We’re back! So, the newsletter is finally a newsletter again, rather than an amorphous online presence. Apologies though, as I think because of the issues with the mail out you probably got flooded with a backlog of newsletters last week. Sorry for that. Hopefully everything is sorted now.
Most importantly. Happy Halloween to all who celebrate. To which I will add my yearly reminder that this is a historical Irish festival. If you doubt me – shame on you – but check out these freaky OG jack’o’lanterns.
Kicking off with facial recognition (did I mention I’m working on a book on this?) there are three big stories in the UK this week. The first is the huge rollout of facial recognition across retail outlets to combat shoplifting. They called it Operation Pegasus. Honestly. The second is the expansion of live facial recognition, this time by Essex Police. The third is this report on future regulation of biometric technology in the UK, which warns of a worrying vacuum if government plans go ahead. As facial recognition use is being so dramatically expanded (Police minister wants use of tech ‘doubled‘) any moves towards reduced oversight is obviously really troubling. I am also really concerned about the focus on data protection as the solution. Data protection is obviously very important, but the impact of advanced surveillance and biometric technologies go way beyond data protection and privacy. The chilling effects of surveillance bring into play freedom of expression, of assembly, etc. and can have a significant impact on the functioning of democracy. We really need a holistic and forward-looking approach to oversight. And we really need to make sure that it draws on all relevant disciplines: a law only lens is totally inappropriate here.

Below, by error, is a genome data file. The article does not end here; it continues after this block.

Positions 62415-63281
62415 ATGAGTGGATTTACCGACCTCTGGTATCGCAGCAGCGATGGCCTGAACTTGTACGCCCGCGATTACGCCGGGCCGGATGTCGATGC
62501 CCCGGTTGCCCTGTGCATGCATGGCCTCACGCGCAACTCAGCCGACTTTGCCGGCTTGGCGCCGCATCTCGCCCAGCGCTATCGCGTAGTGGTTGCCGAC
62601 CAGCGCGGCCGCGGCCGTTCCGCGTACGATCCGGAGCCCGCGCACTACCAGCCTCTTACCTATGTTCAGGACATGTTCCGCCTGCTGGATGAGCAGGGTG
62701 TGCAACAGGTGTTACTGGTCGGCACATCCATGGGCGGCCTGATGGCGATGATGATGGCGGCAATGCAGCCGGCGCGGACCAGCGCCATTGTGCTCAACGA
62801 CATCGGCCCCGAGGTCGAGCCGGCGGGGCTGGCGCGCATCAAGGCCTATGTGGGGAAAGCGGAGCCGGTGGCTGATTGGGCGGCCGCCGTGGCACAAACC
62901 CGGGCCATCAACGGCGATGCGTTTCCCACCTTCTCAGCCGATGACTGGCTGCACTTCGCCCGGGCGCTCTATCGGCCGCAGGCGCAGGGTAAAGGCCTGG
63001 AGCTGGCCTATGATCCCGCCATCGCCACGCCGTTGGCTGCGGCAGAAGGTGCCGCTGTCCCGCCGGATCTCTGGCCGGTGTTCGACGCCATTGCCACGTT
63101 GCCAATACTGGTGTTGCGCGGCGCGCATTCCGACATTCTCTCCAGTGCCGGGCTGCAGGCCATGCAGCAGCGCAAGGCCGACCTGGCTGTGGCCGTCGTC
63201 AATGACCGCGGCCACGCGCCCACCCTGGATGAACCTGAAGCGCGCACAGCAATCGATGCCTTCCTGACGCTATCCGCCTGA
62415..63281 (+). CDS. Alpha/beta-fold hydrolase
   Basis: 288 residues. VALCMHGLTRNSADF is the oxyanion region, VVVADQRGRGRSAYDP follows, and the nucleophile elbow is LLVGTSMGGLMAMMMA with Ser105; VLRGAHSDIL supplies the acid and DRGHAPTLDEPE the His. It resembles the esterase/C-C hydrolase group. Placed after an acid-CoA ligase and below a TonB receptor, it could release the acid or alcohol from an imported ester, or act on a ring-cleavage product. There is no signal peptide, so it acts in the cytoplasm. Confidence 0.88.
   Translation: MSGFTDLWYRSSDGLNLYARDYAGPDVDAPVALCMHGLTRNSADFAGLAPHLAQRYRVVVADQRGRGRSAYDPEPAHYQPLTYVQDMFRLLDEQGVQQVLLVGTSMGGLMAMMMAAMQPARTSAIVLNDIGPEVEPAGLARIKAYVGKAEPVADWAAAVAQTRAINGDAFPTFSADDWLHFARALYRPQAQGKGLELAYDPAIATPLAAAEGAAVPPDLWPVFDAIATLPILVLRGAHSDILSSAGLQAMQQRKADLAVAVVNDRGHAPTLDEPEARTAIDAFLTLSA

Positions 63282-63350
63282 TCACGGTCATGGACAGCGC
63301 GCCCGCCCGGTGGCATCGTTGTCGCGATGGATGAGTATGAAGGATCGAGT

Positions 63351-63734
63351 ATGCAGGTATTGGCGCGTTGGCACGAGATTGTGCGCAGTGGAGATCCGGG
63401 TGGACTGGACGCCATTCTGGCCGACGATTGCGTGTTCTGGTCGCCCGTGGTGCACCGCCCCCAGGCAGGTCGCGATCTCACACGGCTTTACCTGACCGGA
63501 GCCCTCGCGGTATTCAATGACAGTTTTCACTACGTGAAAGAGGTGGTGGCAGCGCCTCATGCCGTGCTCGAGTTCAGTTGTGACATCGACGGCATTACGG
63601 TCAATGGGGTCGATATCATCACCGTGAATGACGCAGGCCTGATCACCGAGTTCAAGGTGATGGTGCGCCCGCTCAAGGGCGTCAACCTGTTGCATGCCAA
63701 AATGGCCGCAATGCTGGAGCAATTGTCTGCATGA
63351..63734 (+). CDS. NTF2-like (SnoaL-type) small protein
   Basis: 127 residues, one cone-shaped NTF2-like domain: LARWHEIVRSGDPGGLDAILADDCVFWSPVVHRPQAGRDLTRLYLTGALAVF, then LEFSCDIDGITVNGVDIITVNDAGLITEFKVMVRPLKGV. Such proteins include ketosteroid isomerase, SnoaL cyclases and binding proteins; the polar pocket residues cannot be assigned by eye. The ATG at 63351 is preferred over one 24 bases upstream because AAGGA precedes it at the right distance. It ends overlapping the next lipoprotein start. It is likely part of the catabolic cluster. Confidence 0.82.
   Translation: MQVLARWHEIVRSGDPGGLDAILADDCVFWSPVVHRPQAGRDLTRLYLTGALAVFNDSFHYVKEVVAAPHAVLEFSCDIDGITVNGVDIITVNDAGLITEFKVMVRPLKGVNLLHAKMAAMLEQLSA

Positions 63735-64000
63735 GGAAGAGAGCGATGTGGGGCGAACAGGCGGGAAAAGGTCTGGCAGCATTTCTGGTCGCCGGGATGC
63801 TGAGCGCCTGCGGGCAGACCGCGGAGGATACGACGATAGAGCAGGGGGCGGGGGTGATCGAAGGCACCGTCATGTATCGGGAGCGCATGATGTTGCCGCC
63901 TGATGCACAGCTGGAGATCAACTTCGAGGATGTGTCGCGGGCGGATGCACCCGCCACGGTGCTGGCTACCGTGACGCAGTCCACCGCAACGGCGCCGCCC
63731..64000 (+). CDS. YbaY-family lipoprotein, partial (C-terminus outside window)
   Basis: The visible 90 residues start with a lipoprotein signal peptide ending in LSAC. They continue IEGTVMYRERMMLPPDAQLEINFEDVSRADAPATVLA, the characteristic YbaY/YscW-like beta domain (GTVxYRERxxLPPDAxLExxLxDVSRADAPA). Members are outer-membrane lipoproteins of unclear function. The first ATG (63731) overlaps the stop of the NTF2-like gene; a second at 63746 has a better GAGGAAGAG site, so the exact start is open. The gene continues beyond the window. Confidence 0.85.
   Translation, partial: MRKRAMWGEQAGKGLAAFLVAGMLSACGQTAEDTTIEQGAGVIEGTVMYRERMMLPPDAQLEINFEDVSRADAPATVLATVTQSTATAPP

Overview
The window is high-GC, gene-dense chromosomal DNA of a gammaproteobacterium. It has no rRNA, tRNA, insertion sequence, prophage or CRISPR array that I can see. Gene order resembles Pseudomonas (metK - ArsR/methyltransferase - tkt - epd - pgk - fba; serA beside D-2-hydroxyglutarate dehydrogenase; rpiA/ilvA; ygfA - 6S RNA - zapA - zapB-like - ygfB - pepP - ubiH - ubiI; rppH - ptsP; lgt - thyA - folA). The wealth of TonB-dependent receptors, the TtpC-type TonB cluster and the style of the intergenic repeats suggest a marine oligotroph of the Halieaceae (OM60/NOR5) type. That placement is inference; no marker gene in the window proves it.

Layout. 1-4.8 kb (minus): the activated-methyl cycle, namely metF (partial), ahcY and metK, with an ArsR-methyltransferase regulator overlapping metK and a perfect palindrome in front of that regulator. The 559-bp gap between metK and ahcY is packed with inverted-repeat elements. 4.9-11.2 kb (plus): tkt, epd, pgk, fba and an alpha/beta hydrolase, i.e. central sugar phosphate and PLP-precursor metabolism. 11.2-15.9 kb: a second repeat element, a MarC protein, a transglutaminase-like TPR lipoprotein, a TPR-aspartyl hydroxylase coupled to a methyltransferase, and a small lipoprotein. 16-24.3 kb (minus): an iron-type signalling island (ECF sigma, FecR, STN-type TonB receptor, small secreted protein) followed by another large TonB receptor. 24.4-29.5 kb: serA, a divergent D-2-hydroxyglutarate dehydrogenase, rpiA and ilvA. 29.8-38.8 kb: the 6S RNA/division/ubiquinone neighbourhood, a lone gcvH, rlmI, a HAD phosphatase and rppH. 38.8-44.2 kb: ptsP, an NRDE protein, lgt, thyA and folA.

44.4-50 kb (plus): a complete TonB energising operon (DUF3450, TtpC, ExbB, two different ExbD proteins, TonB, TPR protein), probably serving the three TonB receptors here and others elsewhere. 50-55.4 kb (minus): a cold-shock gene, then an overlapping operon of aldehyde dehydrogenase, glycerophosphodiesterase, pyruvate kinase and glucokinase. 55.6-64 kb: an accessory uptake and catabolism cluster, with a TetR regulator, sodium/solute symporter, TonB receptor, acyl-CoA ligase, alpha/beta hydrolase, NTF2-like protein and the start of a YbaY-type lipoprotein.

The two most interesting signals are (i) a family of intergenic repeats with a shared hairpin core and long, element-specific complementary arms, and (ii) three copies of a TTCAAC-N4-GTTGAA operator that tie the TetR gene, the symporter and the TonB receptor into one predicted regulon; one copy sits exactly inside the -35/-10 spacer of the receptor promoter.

In confirmation of something I know we’ve all long suspected, apparently pigeons problem solve in a manner similar to AI.
MIT Technology Review, This new data poisoning tool lets artists fight back against generative AI
HackerNoon, Navigating the Ethics of Artificial Intelligence
MIT Technology Review, A clever shield against photo fakery
MIT Technology Review, How to make government technology better
Technology’s Legal Edge, AI Safety: The Final Frontier | Technology’s Legal Edge
Financial Times, AI policymaking must include business leaders
The Washington Post, Tech execs fear future with AI: ‘I don’t know where optimism would spring from’
The New York Times, A.I. Muddies Israel-Hamas War in Unexpected Way
Financial Times, Good robots must not be made to learn from bad human habits
The Washington Post, AI researchers uncover ethical, legal risks to using popular data sets
The Guardian, My Blonde GF: a disturbing story of deepfake pornography
Business & Human Rights Resource Centre, UK: Questions of privacy violations resurface as Hikvision camera use restrictions narrow
Algorithm Watch, Algorithmic blood donations in Ukraine
Business & Human Rights Resource Centre, EU: Civil society organisations urge European Parliament to stand strong on AI Act fundamental rights protections
The National Interest, Artificial Intelligence Is Shaping the Story of the Israel-Gaza War
Berkeley Technology Law Journal, Artificial Intelligence and the Right to Privacy
ICRC Humanitarian Law & Policy, Algorithms of war: The use of artificial intelligence in decision making in armed conflict
*Disclaimer: The following articles, chapters, and books have not been evaluated for their methodology and do not necessarily reflect the views of the AI & Human Right Blog
Justin B. Bullock et al., The Oxford Handbook of AI Governance
Marco Almada, Governing the Black Box of Artificial Intelligence
Just Security, The Just Security Podcast: The Dangers of Using AI to Ban Books The Washington Post (video), A New Artificial Hand